In today’s ever-accelerating technological world, it’s no surprise that drones have been evolving to every imaginable end. Recent FAA reports indicate that while there are currently over 770,000 registered drones in the US, that number is expected to “more than triple in size from 1.1 million UAVs [currently, including unregistered and commercial drones] to 3.55 million, and the number of commercial vehicles to grow tenfold to 442,000 by 2021. Pilot licenses, meanwhile, will jump from 37,000 to 281,300 in five years.” -Engadget.com
While the vast majority of drones have been utilized in an ethical and legal fashion, the door is wide open for opportunistic exploitation by those who would wish us harm. Whether it’s hacking attempts on your personal Wi-Fi or the creep down the road that won’t let your daughter tan in privacy, drones pose a considerable threat to our personal safety and security. In this article, we will be discussing drone defense and why it’s so important.
Drone Defense: Protecting Yourself From Possible Threats
First, we will review the two main purposes that drones have been developed for. Between data collection and physically interacting with their environment, drones have an incredibly wide range of capabilities. Both capabilities have their own unique challenges that we will explore. Secondly, and perhaps more importantly to you, we will explore what headway has been made in the drone defense market. While the more popular solutions like AR-15 attachments have been limited to government use only, we do have some simple steps you can take to better defend your property from drone surveillance or even attacks.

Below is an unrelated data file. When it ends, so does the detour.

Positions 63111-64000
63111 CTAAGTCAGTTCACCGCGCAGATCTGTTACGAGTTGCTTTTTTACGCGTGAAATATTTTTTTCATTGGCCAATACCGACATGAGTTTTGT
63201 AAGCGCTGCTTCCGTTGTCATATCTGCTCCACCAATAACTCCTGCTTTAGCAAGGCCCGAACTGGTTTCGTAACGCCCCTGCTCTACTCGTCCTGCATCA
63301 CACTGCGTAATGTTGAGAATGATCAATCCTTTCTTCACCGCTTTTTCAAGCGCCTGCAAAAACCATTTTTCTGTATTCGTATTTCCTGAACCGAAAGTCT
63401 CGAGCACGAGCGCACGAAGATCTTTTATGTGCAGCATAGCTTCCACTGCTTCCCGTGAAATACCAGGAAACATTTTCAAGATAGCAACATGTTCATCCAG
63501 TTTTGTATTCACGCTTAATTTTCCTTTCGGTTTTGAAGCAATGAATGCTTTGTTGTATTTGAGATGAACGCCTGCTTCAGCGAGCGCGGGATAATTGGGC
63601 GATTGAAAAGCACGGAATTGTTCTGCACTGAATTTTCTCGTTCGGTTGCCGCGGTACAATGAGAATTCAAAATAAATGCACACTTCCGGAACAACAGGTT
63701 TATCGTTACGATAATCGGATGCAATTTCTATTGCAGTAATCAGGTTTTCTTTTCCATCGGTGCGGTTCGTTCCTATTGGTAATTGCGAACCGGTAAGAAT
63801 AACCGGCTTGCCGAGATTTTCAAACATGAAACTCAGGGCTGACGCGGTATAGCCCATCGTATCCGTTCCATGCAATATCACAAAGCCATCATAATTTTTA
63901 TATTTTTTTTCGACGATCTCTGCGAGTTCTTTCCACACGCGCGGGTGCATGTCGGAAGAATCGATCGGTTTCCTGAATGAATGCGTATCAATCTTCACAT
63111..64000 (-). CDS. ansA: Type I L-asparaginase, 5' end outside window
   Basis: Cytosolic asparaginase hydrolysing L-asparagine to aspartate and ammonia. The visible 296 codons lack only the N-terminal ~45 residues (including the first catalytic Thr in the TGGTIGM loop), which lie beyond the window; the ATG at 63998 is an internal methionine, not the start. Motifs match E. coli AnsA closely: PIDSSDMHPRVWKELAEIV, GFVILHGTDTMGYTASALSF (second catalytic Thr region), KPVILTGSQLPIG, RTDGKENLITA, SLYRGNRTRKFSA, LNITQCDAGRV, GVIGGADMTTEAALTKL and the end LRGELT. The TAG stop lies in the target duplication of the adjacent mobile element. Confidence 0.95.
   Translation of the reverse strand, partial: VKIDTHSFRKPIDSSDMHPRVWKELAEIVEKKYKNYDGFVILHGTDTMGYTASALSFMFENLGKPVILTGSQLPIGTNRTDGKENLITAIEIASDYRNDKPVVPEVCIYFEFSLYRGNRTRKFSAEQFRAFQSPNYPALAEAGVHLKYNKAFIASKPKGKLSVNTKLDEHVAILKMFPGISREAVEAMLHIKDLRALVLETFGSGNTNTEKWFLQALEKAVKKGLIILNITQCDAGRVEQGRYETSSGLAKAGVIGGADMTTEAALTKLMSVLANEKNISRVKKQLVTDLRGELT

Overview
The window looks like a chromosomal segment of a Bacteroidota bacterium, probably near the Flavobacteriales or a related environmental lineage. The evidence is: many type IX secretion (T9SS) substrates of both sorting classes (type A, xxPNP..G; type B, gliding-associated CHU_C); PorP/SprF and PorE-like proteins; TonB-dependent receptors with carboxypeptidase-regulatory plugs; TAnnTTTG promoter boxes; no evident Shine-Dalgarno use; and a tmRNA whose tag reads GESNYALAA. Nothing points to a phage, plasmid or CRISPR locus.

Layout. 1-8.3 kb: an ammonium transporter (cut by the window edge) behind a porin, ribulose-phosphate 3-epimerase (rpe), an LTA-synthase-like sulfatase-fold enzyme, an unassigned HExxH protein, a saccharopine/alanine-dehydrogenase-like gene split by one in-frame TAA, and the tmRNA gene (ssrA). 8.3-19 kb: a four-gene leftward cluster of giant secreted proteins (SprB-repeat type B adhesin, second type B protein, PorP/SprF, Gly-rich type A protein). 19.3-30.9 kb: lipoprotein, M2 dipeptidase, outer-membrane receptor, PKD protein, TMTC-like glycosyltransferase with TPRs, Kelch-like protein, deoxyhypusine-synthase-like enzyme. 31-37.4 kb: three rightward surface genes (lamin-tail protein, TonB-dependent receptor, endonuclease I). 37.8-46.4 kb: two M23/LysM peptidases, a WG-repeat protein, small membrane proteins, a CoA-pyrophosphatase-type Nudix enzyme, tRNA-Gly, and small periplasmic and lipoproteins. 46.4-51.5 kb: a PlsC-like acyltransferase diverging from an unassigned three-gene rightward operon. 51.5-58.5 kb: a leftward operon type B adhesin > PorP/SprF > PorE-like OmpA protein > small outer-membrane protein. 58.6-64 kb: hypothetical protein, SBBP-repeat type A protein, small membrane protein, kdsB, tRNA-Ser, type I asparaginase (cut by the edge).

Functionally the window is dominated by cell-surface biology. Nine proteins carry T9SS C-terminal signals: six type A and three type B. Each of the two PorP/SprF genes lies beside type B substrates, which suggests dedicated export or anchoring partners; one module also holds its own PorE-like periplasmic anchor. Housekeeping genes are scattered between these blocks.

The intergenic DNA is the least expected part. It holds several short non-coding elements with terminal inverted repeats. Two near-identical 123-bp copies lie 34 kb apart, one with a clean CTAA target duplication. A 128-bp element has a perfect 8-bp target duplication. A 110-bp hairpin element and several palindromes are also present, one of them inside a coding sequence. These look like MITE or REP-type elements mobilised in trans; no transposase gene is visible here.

Drones For Data Collection
Drone development always begins with the best intentions. Unfortunately, opportunistic criminals can repurpose this technology to their own devious ends with little to no previous training. Data collection of all kinds is a way for hackers to cast a massive dragnet to capture as much information as possible and then use their own systems to pick out valuable information.
So, what kind of data are drones currently capable of collecting? From nearly the beginning, drones have been equipped with a live video feed to assist the operator when it flies out of direct line of sight. Since then, countless video configurations have been imagined by drone enthusiasts. This capability of remote flight came with its gaps though. Primary, this revolves around our unspecified air rights. The little case law that has preceded us very loosely and unofficially defines the end of your private airspace at somewhere between 80 and 500 feet.
Due to the justice system not clearly defining at what height our air rights end, drone operators have been caught spying on private property while homeowners conduct private affairs. If you follow that embedded link you’ll read a story about a dad who shot down a drone over his property for spying on his teenage daughter but was later charged with two property crimes for doing so. While the Kentucky solution may not be legally appropriate in every situation, we will address that method later on.
Even bird watchers have adapted drones to their profession by using directional microphones and quieter motors to better track songbirds. Again, the possibility for illegal surveillance surfaces here with little room for recourse or defense.
What do all these have in common? Electronic signals. Therein lies our biggest vulnerability to malicious drone operators. Whether your private Wi-Fi network, or the network at your office; self-contained networks’ (especially intranets) main strength is that they require hackers to be on-site to break into the network. While the physical location has been a deterrent to most criminals, the ability to remotely operate a drone from miles away allows the user to get a hacking computer close enough to the facility to be able to breach the network. What this means is that once the network has been breached, the hacking drone can then connect to every device directly or indirectly connected to that network. If this is your home network, this means all of your sensitive and especially financial information is up for grabs, keystroke by keystroke.
Drones For Physical Tasks